"Do you think that fish love wine?"
Translation:Tror I at fisk elsker vin?
Tænke refers to mental work or mental text:
Jeg tænkte på, hvad jeg skulle sige til politiet, når de kom. (I was thinking about what to tell the police when they would arrive).
Tænke says: My brain is processing things.
Tro expresses a theory that in principle can be verified or falsified through a test:
Jeg tror, det er en god bog. (I've got reasons to believe that it's a good book - but I haven't read it)
Tro says: We'll see!
Synes expresses an opinion based upon feeling:
Jeg synes det er en god bog. (I find that it's a good book - I 've read the book and I like it).
Synes says: That's how I feel about it!
Mene is an opinion based upon conviction. Verifying is not within reach.
Jeg mener det vil være godt for økonomien at sætte skatten ned. (I really do believe lowering of taxes would be good for the economy).
Mene says: Believe me, I'm serious! Or: I'm almost sure!
I know this comment is old. But "synes" is subjective to the speaker and listener. And we don't use it to make an assumption about what others feel about things. You can in principle only use "synes" about things you think/feel, but you can ask somebody "Synes du..." to hear what they think/mean about something.
Det er hverken et rigtigt oversættelse eller et rigtigt svar til spørgsmålet, hvis du tæller det som ét. Det, som du har skrevet betyder på engelsk, "I have sure knowledge that fish love wine." Men den er ikke den ene fejl, som du har lavet: du skrev også at en fisk har "fortælet" dig om en fin rødvin, selvom den rigtige måde at skrive dét ord er "fortalt."
This one kinda seems like it's a mess. Why I instead of du?
The fisk should be fisker, unless it's a singular fish. In English it's always specified -A- fish if singular, and fish if plural. It wouldn't be "Do you think that cow/horse/dog/bird love wine?", it would be "Do you think that cowS/horseS/dogS/birdS love wine?" Or if it were singular, "Do you think that A cow/A horse/A dog/A bird loveS wine?" As Wayne and the hicks would say: Figger it out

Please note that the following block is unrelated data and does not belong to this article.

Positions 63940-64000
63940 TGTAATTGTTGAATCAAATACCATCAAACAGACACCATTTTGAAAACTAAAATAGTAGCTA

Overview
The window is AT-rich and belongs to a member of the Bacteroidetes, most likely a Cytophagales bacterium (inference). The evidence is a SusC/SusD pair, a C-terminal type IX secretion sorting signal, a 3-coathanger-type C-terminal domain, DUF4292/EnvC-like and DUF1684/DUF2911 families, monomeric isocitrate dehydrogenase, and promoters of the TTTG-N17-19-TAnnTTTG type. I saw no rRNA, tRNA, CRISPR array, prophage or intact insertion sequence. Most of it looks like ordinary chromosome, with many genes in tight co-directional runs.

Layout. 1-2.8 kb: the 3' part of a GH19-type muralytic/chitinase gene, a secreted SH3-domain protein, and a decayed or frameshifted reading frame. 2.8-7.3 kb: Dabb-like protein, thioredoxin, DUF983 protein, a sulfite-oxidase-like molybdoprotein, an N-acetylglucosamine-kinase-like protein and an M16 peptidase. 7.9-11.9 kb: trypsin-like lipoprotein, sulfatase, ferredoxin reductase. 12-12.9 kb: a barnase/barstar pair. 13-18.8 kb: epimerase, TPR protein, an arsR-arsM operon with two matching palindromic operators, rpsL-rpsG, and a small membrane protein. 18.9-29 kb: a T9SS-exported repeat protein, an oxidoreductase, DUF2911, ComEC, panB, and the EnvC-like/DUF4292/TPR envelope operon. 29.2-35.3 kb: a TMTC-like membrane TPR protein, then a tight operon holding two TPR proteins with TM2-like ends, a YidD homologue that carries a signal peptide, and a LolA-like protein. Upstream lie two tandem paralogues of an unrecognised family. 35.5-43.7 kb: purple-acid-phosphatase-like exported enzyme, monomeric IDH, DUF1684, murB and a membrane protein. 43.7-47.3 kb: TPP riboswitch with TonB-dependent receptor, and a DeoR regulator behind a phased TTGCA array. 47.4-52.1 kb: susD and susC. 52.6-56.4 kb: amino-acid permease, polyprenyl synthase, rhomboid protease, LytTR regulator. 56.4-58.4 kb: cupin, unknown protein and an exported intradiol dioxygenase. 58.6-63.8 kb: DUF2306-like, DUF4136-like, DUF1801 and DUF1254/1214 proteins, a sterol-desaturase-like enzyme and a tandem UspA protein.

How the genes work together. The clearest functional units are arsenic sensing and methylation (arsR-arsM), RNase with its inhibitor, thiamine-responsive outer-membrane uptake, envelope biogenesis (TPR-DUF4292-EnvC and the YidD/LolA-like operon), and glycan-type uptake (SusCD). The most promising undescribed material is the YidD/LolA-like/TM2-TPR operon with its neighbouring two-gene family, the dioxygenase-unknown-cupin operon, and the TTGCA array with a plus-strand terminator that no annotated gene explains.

I have to agree that the English sentence is a bit odd. Actually, "that" can be used after "think" verb. Just like in the sentence "Maria says that her car is broken." But people -including me- don't prefer to use it after "think". "I think (that) my father won't forgive me." "He thinks (that) dark nights will always be followed by bright mornings." The sentences are better without "that" for sure.
Fish in Danish: singular definite= fisken singular indefinite= en fisk plural indefinite= fisk plural definite= fiskene
If you're asking what might have caused Duolingo to mark those answers as wrong, it's most likely because you replaced "fisk" with "de". You didn't translate the sentence properly.
If you're asking what the difference between those verbs is, you can go to the top of the thread and find keygirl24's concise (yet very good!) explanation, or you can find an extremely detailed explanation here (it's in Danish, so consider putting it into Google translate if you need help understanding it):
As an addition, since that resource doesn't cover "tænke", you should know that it doesn't express conviction. It denotes the a reflective activity having to do with thought ("en tanke"). "Jeg tænker" can indicate "I am reflecting", or a weaker belief ("tro") which I admit might be incorrect.
I hope this helps!
Many thanks for your elaborate answer.
Actually, whilst writing the question above, I deliberately changed ''fisk'' with ''de'' pronoun to make the sentence sound a bit more realistic in the hope that I would thoroughly fathom the significant difference between them eventually.
I will definitely keep the e-PDF for future reference and perhaps might not have to worry too much about those verbs for the time being as an A1 level Danish learner.
Mange tak for at hjælpe mig alligevel.